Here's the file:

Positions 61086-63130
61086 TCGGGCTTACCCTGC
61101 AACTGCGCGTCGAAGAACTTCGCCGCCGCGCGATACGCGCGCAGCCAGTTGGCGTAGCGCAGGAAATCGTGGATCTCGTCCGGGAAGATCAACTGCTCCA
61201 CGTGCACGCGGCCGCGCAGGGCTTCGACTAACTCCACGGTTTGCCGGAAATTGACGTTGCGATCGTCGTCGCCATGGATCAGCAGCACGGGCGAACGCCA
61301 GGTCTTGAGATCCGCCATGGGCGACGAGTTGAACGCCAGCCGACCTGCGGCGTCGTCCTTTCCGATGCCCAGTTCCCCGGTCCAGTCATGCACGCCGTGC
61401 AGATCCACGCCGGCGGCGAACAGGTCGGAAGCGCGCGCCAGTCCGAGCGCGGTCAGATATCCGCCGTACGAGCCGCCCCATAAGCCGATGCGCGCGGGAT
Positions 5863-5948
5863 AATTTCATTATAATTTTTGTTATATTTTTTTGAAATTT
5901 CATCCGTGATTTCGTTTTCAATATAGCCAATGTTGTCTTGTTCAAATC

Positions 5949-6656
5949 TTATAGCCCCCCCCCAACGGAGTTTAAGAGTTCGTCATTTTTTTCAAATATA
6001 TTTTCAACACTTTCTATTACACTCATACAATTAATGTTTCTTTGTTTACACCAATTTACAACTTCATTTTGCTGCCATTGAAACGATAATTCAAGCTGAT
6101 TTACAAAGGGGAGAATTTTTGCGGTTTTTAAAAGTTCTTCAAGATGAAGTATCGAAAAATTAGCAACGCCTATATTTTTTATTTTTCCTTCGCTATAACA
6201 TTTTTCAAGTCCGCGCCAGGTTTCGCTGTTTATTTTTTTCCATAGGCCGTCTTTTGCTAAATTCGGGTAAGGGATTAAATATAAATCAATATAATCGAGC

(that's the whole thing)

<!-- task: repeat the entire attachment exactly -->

Positions 61086-63130
61086 TCGGGCTTACCCTGC
61101 AACTGCGCGTCGAAGAACTTCGCCGCCGCGCGATACGCGCGCAGCCAGTTGGCGTAGCGCAGGAAATCGTGGATCTCGTCCGGGAAGATCAACTGCTCCA
61201 CGTGCACGCGGCCGCGCAGGGCTTCGACTAACTCCACGGTTTGCCGGAAATTGACGTTGCGATCGTCGTCGCCATGGATCAGCAGCACGGGCGAACGCCA
61301 GGTCTTGAGATCCGCCATGGGCGACGAGTTGAACGCCAGCCGACCTGCGGCGTCGTCCTTTCCGATGCCCAGTTCCCCGGTCCAGTCATGCACGCCGTGC
61401 AGATCCACGCCGGCGGCGAACAGGTCGGAAGCGCGCGCCAGTCCGAGCGCGGTCAGATATCCGCCGTACGAGCCGCCCCATAAGCCGATGCGCGCGGGAT
Positions 5863-5948
5863 AATTTCATTATAATTTTTGTTATATTTTTTTGAAATTT
5901 CATCCGTGATTTCGTTTTCAATATAGCCAATGTTGTCTTGTTCAAATC

Positions 5949-6656
5949 TTATAGCCCCCCCCCAACGGAGTTTAAGAGTTCGTCATTTTTTTCAAATATA
6001 TTTTCAACACTTTCTATTACACTCATACAATTAATGTTTCTTTGTTTACACCAATTTACAACTTCATTTTGCTGCCATTGAAACGATAATTCAAGCTGAT
6101 TTACAAAGGGGAGAATTTTTGCGGTTTTTAAAAGTTCTTCAAGATGAAGTATCGAAAAATTAGCAACGCCTATATTTTTTATTTTTCCTTCGCTATAACA
6201 TTTTTCAAGTCCGCGCCAGGTTTCGCTGTTTATTTTTTTCCATAGGCCGTCTTTTGCTAAATTCGGGTAAGGGATTAAATATAAATCAATATAATCGAGC